Metro’s year-long search for a new general manager hit another major snag Monday as the transit agency and its top choice for the job, corporate financial expert Neal S. Cohen, called off their contract negotiations and parted ways.
The agency’s four-member executive committee, which is conducting the search for a new chief executive, gave no reason publicly for the collapse of the discussions, and Cohen could not be reached Monday night for comment.
A Washington-area transportation official said he was told that Cohen — a career financial executive in private industry who has no experience in the public sector — was angry and taken aback by the media scrutiny he has been under since last Wednesday, when reporters learned that he was Metro’s No. 1 candidate for the job.
It was unclear Monday to what degree, if at all, the leaking of his name to the media and the resulting publicity had a part in terminating the contract discussions between Cohen, 55, and the executive committee of Metro’s governing board.
In February, when Metro appeared to be on the verge of choosing a new general manager during an earlier phase of the search, media coverage of the imminent hiring caused the process to fall apart, with several finalists withdrawing from consideration.
Virginia Gov. Terry McAuliffe (D) reacted strongly to the failure of Metro’s talks with Cohen.
“I am outraged by the latest setback in a process that would be comical if the need for new leadership at Metro were not so great,” McAuliffe said in a statement Monday night.
“The leaks and petty political sniping that have come to define the work of this board are harming the Metro system and the economy of the region it serves,” he said. “The time has long past for the [Metro] board of directors to bring this process to a close, or for the governments that comprise the system to find board members who will.”
The Washington Metropolitan Area Transit Authority announced in a brief statement late Monday that the search would shift to other candidates.
“WMATA and Neal Cohen have mutually agreed that Mr. Cohen is no longer under consideration to become WMATA’s general manager,” the board’s chairman, Mortimer L. Downey, said in the statement. “The executive recruitment process to determine who will lead WMATA remains ongoing, and discussions with candidates are actively underway.”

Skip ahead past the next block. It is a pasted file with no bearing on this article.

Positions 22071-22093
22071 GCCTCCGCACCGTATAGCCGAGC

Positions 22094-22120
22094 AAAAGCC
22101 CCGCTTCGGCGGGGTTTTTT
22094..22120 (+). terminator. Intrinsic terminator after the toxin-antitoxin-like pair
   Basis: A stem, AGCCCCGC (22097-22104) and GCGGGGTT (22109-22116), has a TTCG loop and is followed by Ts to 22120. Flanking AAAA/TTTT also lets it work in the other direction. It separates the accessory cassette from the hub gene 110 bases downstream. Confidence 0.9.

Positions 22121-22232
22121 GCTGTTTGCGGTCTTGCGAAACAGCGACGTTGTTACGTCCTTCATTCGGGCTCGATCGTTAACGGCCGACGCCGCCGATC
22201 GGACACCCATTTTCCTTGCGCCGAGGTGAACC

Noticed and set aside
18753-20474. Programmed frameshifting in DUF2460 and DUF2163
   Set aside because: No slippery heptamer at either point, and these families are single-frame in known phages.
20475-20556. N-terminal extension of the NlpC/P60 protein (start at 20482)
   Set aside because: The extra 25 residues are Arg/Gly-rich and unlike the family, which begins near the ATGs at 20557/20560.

Downey added: “For that reason, we will not comment further on the search, except to say that the Board remains committed to completing the process as quickly as possible.”
Cohen, a chief financial officer for an aerospace company until last winter, was a chief financial officer for Northwest Airlines and US Airways in the early and mid-2000s, at the nadir of the airline industry’s struggle to remain financially viable.
D.C. Council member Mary M. Cheh (D-Ward 3), chairwoman of the council’s transportation committee, criticized Metro board members and their seeming ineptness.
“You know that ‘Peanuts’ cartoon where Lucy pulls the football out from Charlie Brown? That’s how I feel,” Cheh said. “It has the feel of Keystone Kops, with everyone running off in different directions. It does not inspire confidence.”
A week ago, before Cohen emerged as Metro’s top pick for the job, officials familiar with the search said the transit board’s executive committee had winnowed the field of candidates to two finalists. The other candidate was Paul J. Wiedefeld, who was ousted in July as chief executive of Baltimore-Washington International Thurgood Marshall Airport.